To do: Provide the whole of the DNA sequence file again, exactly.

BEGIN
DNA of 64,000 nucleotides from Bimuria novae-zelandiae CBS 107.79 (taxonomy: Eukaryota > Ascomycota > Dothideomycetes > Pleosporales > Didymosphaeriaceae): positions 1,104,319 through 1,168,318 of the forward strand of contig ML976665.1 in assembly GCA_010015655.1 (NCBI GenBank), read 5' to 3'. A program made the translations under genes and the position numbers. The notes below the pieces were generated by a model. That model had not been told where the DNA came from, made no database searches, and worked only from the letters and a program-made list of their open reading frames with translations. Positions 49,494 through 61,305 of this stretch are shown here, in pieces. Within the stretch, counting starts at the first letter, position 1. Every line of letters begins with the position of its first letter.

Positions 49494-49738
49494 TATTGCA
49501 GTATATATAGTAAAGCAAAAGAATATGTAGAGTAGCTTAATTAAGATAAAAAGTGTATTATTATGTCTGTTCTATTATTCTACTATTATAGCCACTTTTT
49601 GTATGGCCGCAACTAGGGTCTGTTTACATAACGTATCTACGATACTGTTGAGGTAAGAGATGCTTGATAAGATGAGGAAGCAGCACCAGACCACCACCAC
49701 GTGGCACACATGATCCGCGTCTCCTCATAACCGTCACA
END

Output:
DNA of 64,000 nucleotides from Bimuria novae-zelandiae CBS 107.79 (taxonomy: Eukaryota > Ascomycota > Dothideomycetes > Pleosporales > Didymosphaeriaceae): positions 1,104,319 through 1,168,318 of the forward strand of contig ML976665.1 in assembly GCA_010015655.1 (NCBI GenBank), read 5' to 3'. A program made the translations under genes and the position numbers. The notes below the pieces were generated by a model. That model had not been told where the DNA came from, made no database searches, and worked only from the letters and a program-made list of their open reading frames with translations. Positions 49,494 through 61,305 of this stretch are shown here, in pieces. Within the stretch, counting starts at the first letter, position 1. Every line of letters begins with the position of its first letter.

Positions 49494-49738
49494 TATTGCA
49501 GTATATATAGTAAAGCAAAAGAATATGTAGAGTAGCTTAATTAAGATAAAAAGTGTATTATTATGTCTGTTCTATTATTCTACTATTATAGCCACTTTTT
49601 GTATGGCCGCAACTAGGGTCTGTTTACATAACGTATCTACGATACTGTTGAGGTAAGAGATGCTTGATAAGATGAGGAAGCAGCACCAGACCACCACCAC
49701 GTGGCACACATGATCCGCGTCTCCTCATAACCGTCACA